Worldwide, in Africa and in South Africa, the importance of the doctorate has increased disproportionately in relation to its share of the overall graduate output over the last decade. This heightened attention has not only been concerned with the traditional role of the PhD, namely the provision of a future supply of academics. Rather, it has focused on the increasingly important role that higher education – particularly high-level skills – is perceived to play in national development and the knowledge economy.
This book is unique in the area of research into doctoral studies because it draws on a large number of studies conducted by the Centre of Higher Education Trust (CHET) and the Centre for Research on Evaluation, Science and Technology (CREST) over the past decade. In addition to these historical studies, new quantitative and qualitative research was undertaken to produce the evidence base for the anbalyses presented in the book. The studies focused on a range of issues related to the growth, efficiency, quality and transformation of doctoral education, doctoral supervision, doctoral tracer studies as well as drawing on studies from the rest of Africa and the world.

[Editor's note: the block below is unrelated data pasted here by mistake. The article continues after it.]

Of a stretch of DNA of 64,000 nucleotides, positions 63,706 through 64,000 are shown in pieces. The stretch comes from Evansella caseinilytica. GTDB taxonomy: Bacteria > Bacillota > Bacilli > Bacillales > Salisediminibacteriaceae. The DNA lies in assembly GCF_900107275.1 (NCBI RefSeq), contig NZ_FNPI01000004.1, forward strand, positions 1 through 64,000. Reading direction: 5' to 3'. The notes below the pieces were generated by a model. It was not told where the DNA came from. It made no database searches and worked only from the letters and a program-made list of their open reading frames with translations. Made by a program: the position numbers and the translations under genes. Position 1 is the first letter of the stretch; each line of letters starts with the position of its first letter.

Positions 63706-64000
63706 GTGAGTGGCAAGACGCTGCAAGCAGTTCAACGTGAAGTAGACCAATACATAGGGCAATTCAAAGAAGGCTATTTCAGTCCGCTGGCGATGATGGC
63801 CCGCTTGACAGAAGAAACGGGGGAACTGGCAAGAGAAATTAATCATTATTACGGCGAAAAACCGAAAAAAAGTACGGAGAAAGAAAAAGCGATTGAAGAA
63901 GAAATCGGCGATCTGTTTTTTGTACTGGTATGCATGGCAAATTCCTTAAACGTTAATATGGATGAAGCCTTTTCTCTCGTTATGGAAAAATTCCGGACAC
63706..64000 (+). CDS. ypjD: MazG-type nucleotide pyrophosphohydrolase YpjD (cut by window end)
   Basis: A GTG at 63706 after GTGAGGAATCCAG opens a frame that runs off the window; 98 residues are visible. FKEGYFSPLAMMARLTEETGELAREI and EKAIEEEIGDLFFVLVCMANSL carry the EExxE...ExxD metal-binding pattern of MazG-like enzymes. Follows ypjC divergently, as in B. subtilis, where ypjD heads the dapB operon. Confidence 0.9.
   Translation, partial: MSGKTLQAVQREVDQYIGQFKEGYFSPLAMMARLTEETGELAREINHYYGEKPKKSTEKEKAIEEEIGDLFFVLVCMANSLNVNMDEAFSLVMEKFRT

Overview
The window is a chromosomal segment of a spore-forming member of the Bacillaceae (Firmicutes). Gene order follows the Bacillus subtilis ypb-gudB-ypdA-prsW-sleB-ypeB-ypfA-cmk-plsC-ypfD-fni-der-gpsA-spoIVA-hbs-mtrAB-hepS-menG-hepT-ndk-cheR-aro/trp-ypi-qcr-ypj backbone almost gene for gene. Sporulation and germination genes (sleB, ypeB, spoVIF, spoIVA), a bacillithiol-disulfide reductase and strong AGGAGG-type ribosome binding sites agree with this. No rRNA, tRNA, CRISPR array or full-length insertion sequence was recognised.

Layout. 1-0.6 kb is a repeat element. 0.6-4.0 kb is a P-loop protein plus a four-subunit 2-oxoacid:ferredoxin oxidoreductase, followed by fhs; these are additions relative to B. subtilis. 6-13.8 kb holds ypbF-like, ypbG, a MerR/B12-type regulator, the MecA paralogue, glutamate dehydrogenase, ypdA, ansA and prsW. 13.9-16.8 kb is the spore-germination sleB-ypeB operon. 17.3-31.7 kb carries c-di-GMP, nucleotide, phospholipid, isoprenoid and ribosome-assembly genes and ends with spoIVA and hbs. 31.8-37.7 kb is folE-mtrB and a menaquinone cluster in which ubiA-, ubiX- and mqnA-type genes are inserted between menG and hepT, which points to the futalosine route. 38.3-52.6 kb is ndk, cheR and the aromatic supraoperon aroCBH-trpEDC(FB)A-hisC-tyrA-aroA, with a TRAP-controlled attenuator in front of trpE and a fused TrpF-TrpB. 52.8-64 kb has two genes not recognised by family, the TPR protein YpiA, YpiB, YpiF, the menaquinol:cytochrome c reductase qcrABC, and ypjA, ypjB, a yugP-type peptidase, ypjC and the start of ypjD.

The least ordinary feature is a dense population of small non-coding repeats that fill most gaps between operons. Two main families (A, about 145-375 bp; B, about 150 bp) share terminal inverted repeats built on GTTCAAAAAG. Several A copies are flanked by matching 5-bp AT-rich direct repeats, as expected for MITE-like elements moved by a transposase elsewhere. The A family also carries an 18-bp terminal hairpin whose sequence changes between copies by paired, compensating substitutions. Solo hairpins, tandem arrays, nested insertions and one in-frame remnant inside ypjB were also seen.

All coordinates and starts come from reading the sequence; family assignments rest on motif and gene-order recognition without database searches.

The book makes recommendations about strengthening traditional doctoral education, and proposes a paradigm shift. It concludes by raising three policy issues: reaching the National Development Plan 2030 target of 5 000 graduates per annum, South Africa as a PhD hub for Africa and differentiation among different groups of doctorate-producing institutions.
List of figures and tables iv
About the authors xi
List of frequently used acronyms xii
The demand for a doctorate: Global, African and South African contexts 1
The demand to increase doctorates 27
The demand for improved efficiency 59
The demand for transformation 81
Improve the quality of doctoral education 101
Multiple paths to success 125
Incremental change and a paradigm shift 173
Policy choices and implications 195
Appendix 1 Data sources and methodology 215
Appendix 2 Responses to the presentation of preliminary findings
from the Study on the Doctorate in South Africa (May 2014) 225
Appendix 3 Current trends in PhD studies: A review of articles published
on the University World News website (2013) 246
Appendix 4 Government steering of doctoral production 261
Appendix 5 Additional data on the doctorate in South Africa 265
Appendix 6 Scenarios that will produce doctoral graduates by 2030 270